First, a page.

Up for Grabs! Sea-Bands to Fight Motion Sickness


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Relieve nausea in a snap!

With just a few easy steps, Sea-Band can easily be worn on the wrists to relieve motion-sickness. The bands must be worn on both wrists to be effective.

Available in a pack of 2 bands, for adults or chilren, at all good pharmacies, S$15 each.


Relieve motion-sickness and nausea the natural way with Sea-Band

Do you worry about motion or travel sickness whenever you plan a family trip? And you’re hesitant about letting your kids take motion-sickness pills?

Why not consider an alternative natural and effective solution instead?

Sea-Band is a non-oral and drug-free motion-sickness remedy that comes in a form of a knitted elasticated wrist band.

Sea-Bands are washable and reusable as well, making it a breeze to wear anytime one feels nauseous. The bands can also be worn before or during travel.

Drawing from the traditional Chinese principle of acupressure, a plastic stud uniquely tailored in the band places pressure on the ‘Nei Kuan’ or P6 acupressure point on each wrist. The pressure applied on these points of the wrists reduces the feeling of nausea and vomiting, harnessing a natural balance of the flow of energy in the body.

To ensure that the Sea-Band is worn correctly:

  • Place middle three fingers on the inside of the wrist with the edge of the third finger on the wrist crease. The Nei-Kuan/P6 acupressure point is located under the edge of the index finger.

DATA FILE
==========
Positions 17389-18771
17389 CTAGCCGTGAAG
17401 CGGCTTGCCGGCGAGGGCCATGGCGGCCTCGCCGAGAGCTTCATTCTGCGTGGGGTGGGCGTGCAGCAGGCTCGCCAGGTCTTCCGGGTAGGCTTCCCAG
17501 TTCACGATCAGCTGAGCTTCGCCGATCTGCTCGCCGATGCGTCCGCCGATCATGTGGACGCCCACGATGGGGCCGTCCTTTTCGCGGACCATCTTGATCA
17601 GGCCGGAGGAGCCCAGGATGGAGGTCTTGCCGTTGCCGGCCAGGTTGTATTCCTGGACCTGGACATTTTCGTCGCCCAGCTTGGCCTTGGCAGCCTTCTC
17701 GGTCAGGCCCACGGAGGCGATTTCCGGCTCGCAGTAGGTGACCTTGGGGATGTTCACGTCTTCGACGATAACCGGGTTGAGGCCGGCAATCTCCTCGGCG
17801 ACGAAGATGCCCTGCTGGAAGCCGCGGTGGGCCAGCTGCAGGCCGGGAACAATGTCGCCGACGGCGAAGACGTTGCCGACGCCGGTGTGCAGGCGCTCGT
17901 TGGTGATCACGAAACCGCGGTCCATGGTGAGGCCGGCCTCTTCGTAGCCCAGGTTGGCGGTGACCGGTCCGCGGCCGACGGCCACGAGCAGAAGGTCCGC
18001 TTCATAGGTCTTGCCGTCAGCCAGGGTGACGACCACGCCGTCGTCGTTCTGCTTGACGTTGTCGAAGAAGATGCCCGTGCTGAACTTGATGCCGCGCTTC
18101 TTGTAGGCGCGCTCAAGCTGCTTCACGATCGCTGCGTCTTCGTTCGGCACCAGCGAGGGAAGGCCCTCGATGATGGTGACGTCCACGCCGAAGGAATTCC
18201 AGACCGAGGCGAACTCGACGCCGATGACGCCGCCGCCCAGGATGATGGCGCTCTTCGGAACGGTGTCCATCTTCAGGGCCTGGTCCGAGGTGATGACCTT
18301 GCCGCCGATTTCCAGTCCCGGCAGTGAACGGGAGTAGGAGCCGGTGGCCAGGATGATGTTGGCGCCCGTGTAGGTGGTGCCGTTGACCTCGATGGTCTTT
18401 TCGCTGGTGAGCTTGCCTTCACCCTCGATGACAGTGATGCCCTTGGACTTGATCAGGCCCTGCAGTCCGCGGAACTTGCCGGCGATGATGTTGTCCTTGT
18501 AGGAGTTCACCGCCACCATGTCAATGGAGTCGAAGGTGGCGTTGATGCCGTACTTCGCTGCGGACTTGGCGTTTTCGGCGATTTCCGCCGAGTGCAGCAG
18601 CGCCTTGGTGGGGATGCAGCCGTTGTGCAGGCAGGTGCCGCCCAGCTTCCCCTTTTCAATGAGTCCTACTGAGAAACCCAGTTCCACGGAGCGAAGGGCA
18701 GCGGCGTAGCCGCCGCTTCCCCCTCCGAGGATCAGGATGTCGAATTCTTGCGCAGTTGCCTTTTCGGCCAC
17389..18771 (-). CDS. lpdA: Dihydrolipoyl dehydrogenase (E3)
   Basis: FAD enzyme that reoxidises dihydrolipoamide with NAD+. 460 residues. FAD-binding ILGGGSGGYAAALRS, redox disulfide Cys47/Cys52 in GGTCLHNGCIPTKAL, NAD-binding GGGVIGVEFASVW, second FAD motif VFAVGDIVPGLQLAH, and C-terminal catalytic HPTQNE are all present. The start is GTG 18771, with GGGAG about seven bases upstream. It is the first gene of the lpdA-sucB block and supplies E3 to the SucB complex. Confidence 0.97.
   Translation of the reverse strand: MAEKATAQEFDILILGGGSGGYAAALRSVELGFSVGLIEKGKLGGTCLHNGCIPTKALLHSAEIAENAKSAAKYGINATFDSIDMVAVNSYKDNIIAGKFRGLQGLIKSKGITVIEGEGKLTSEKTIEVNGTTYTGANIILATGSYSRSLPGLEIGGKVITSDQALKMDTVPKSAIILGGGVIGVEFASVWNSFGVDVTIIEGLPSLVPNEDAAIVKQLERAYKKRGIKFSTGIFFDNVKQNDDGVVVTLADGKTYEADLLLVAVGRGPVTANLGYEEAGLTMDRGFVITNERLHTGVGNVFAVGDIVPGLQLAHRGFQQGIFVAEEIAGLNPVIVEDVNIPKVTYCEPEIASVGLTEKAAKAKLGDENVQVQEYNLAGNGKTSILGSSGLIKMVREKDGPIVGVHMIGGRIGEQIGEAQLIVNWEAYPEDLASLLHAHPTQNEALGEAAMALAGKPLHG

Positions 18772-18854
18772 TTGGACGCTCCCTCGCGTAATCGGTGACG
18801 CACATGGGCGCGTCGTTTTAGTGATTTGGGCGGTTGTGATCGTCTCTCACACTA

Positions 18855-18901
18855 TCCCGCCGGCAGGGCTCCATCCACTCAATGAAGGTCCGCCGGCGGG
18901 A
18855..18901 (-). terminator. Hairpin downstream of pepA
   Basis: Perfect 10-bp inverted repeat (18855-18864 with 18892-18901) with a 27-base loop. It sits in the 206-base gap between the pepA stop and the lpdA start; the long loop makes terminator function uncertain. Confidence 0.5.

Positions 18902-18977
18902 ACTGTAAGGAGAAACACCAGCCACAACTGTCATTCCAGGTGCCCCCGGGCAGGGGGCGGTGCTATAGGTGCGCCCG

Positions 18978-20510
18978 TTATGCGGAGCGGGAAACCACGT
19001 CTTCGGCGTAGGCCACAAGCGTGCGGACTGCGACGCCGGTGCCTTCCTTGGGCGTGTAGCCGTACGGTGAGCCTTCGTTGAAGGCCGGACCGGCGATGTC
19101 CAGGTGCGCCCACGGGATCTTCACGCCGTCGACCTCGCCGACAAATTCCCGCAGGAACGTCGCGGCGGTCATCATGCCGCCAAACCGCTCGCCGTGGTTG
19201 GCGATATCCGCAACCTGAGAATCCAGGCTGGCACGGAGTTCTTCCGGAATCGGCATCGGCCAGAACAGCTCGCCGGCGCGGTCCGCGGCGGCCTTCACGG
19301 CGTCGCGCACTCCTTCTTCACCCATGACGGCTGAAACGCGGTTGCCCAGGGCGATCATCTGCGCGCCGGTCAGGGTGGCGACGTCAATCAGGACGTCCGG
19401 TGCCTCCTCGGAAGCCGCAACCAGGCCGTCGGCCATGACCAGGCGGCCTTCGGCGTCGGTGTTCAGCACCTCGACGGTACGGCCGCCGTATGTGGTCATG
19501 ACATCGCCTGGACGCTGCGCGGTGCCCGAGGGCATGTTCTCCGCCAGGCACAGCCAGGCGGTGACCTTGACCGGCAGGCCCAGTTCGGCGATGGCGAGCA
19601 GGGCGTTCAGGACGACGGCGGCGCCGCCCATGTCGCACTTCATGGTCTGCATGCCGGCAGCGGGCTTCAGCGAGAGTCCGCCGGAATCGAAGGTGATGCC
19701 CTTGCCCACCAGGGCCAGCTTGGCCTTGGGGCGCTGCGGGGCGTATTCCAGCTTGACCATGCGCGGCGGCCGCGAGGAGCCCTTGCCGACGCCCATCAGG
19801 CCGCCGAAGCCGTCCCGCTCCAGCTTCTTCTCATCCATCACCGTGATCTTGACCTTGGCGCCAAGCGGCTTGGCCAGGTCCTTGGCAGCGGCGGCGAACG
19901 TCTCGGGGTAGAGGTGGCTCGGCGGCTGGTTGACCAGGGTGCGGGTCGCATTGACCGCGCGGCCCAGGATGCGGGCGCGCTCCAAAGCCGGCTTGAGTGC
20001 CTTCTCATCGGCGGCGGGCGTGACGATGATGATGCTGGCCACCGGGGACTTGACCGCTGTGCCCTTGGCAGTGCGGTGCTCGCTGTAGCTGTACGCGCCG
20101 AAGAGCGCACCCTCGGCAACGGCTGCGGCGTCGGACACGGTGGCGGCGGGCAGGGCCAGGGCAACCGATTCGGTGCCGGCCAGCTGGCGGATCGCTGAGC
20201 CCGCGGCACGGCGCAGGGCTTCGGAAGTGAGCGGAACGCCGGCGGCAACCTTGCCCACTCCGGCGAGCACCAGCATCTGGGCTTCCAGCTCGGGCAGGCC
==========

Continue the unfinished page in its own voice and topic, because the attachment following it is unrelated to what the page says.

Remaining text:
• Position the button facing downward over the Nei-Kuan/P6 acupressure point. Repeat the process for the other wrist.

Research has shown that 90% of the general population experience motion or travel sickness[1] and 66% are susceptible in more severe conditions[2]. Women and children between five to 12 years old are also more likely to experience motion sickness[3].

Motion sickness is a common feeling experienced when the momentum sensed within the ear is different from the motion that is visualised. This phenomenon is caused by the mixed signals sent to the brain by the eyes and the inner ear. Most people experience motion sickness when travelling, and this condition has potential to ruin a holiday or discourage those more susceptible to it from travelling[4].

The symptoms of motion sickness include nausea, vomiting and dizziness. Other common signs are sweating and a general feeling of discomfort. The severity can also range from mild motion sickness, such as headaches, to more serious ones which include sweating, drooling, shortness of breath and drowsiness.

Experiencing motion sickness during travelling can be excruciating; one of the most common medications brought on a trip are for motion sickness. However, individuals with allergies and children are more cautious about taking medications for fear of the possible side effects.


[1] Chan, G, Moochhala SM, Zhao, B, WL, Y & Wong J, 2006, “A comparison of motion sickness prevalence between seafarers and non-seafarers on board naval platforms”, Internat Marit Health, vol. 57, pp. 56-65

[2] MedicalNewsToday.com 2010, “What is Motion Sickness (Travel Sickness)? What Causes Motion Sickness?”

[3] WebMD.com, “Motion Sickness – A Topic Overview”

[4] Dawood, R, 2012, “Motion sickness”, Travellers’ Health: How to Stay Healthy Abroad, 5th edn., pp. 216

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